Friday, November 24, 2017

Frontline Issue 95

UNITED WE STAND: PARENTS IN THE MIDLANDS

A new and favourable precedent was set on 4 March, 2014, as three parent groups came together to meet with the Midlands HSE Disability Services. Members of the Laois Offaly Families for Autism (LOFFA), the Offaly Association for People with Intellectual Disability (Offaly ID), and Offaly Down Syndrome Association joined forces to forge communication...

NEW DEVELOPMENTS IN ASSISTIVE TECHNOLOGIES FOR PEOPLE WITH DISABILITIES

Where would we be without technology these days? It drives so much of what we do: whether it’s how we want TV (on demand, Netflix, and other streaming services take up as much of our attention as terrestrial TV stations), listen to the radio (internet/digital radio anyone?), keep in touch with one another, or plan our daily work schedules....

A NEW APP TO SUPPORT PEOPLE WITH COMMUNICATION NEEDS

The past few years have seen a revolution in the use of mobile technology. Phones, iPads, tablets … one can hardly keep up with the latest gadget. With the introduction of these devices and a myriad of apps, we are provided with a new method of learning that is both beneficial and challenging for those with communication needs...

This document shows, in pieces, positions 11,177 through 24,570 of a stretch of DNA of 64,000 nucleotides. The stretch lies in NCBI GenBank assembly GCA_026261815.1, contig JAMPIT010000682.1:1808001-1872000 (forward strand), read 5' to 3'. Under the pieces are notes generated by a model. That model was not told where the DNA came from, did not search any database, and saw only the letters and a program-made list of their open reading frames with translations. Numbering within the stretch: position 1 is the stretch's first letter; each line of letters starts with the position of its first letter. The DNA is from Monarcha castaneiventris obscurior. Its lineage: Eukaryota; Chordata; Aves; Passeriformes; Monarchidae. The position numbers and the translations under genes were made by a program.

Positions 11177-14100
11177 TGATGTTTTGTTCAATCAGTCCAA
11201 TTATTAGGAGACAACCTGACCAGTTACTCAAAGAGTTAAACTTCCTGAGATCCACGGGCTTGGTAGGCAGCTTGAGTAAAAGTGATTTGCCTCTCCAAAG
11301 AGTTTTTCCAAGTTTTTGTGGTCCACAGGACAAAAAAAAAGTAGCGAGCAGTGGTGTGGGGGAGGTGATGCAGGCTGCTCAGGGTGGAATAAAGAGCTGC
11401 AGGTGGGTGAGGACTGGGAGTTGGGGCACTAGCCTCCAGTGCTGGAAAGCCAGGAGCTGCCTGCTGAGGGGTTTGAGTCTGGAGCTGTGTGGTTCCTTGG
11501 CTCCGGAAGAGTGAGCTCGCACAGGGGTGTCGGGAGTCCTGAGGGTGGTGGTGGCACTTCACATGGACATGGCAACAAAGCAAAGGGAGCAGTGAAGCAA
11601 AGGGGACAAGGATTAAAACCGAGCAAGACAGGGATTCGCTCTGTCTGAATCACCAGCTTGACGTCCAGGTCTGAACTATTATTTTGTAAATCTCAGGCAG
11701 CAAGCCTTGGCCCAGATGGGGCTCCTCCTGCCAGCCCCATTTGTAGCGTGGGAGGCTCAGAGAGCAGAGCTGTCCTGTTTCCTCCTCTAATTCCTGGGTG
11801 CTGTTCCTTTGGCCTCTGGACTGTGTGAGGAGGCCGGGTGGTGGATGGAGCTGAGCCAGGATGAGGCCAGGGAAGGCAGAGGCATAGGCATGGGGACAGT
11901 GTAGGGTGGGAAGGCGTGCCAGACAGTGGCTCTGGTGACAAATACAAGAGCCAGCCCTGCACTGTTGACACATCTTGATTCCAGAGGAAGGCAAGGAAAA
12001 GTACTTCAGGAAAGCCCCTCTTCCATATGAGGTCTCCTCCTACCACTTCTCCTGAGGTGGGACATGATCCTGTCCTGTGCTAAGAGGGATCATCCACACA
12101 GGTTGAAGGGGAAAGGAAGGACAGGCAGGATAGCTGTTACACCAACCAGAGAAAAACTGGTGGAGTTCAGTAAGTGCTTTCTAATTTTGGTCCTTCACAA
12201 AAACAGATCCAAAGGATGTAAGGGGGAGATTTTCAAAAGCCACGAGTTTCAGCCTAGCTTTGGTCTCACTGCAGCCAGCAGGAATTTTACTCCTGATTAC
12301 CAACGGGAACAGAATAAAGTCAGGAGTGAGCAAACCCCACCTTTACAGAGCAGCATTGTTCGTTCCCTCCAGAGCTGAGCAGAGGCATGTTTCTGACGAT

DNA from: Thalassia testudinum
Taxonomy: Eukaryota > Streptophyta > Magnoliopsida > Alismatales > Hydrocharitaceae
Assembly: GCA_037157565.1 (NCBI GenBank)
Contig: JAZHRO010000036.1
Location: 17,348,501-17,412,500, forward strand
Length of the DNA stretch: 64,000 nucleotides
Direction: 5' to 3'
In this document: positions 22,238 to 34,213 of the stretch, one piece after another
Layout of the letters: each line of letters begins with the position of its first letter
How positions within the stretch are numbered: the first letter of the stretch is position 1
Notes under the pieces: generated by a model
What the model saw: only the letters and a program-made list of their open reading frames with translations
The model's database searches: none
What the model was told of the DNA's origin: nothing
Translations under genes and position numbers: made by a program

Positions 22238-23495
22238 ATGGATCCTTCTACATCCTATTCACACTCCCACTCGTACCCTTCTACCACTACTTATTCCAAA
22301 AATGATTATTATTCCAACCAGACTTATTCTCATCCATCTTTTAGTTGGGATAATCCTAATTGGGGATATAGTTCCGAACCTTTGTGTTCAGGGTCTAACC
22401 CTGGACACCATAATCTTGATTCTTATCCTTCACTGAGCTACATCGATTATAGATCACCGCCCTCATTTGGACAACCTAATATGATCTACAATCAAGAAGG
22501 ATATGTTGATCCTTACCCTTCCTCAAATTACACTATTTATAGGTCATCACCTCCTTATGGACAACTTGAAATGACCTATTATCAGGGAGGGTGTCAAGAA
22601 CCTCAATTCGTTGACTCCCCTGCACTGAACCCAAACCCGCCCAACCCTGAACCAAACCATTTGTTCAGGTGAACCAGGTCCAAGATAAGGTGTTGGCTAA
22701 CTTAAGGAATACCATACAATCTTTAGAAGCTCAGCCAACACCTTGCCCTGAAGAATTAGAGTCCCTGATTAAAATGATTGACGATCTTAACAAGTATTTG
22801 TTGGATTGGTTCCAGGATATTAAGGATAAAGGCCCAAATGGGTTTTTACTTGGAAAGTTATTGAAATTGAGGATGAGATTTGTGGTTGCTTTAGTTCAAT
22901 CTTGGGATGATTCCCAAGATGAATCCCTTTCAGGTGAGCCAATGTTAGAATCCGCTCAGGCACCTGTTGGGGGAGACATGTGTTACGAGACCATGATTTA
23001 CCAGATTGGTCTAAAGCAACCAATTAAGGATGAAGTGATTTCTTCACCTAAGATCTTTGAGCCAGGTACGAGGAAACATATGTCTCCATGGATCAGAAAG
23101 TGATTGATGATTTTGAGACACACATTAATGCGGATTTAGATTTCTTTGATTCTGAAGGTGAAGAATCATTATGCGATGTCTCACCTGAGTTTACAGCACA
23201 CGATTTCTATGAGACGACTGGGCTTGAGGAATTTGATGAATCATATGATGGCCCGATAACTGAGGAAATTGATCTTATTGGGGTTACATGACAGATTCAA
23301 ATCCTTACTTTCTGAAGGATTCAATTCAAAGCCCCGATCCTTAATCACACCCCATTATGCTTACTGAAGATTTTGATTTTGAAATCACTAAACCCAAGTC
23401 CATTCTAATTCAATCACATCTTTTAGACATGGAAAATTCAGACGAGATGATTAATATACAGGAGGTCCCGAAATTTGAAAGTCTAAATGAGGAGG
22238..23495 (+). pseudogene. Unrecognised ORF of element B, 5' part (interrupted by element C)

MAKING A WILL: WHAT YOU SHOULD KNOW

Planning for the future can be a very difficult and worrying thing to do. Planning for a future after you have gone can be one of the most difficult and upsetting tasks of all. It is no surprise that many people delay thinking about making a will, but delaying and ultimately failing to make a will can have serious consequences for your family, especially if you have a family member with an intellectual disability...

GRIEF AND LOSS

It is hard to write about grief and loss because they are private and individual experiences, even in a world where most things are public. Occasionally grief becomes public, as in the reactions to Princess Diana’s death which ended up expressing people’s sorrow at their own losses...

Using Life Story Books to Support People with Intellectual Disabilities Who Have Been Bereaved

Background: Described by Fahlberg as ‘...an account of a child’s [person’s] life in words, pictures, photographs and documents, made by the child [person] with the help of a trusted friend [helper]’ (Fahlberg 2012), life story books (LSBs) originated in adoption and fostering services as a tool to build the child’s sense of personal identity, and thereby to support their ability to deal with crisis and change...

BEREAVEMENT AND PEOPLE WITH INTELLECTUAL DISABILITIES: SUGGESTIONS FOR SUPPORT

ealing with the death of someone close is a difficult and painful event. For individuals with an intellectual disability, personal loss brings the same distressing emotional reactions felt by relatives and friends (Dodd and Guerin 2009; Gilrane-McGarry and Taggart 2007). However, there is a need to prepare and support people with ID who have been bereaved...

A MATTER OF LIFE AND DEATH

The Pastoral Support Service has grown to become an integral part of the support service that is hallmarked by the essence of inclusion in the ultimate recognition of the importance of spirituality in the lives of all stakeholders, especially for staff in their daily work with people with intellectual disability, the individual families and broader society...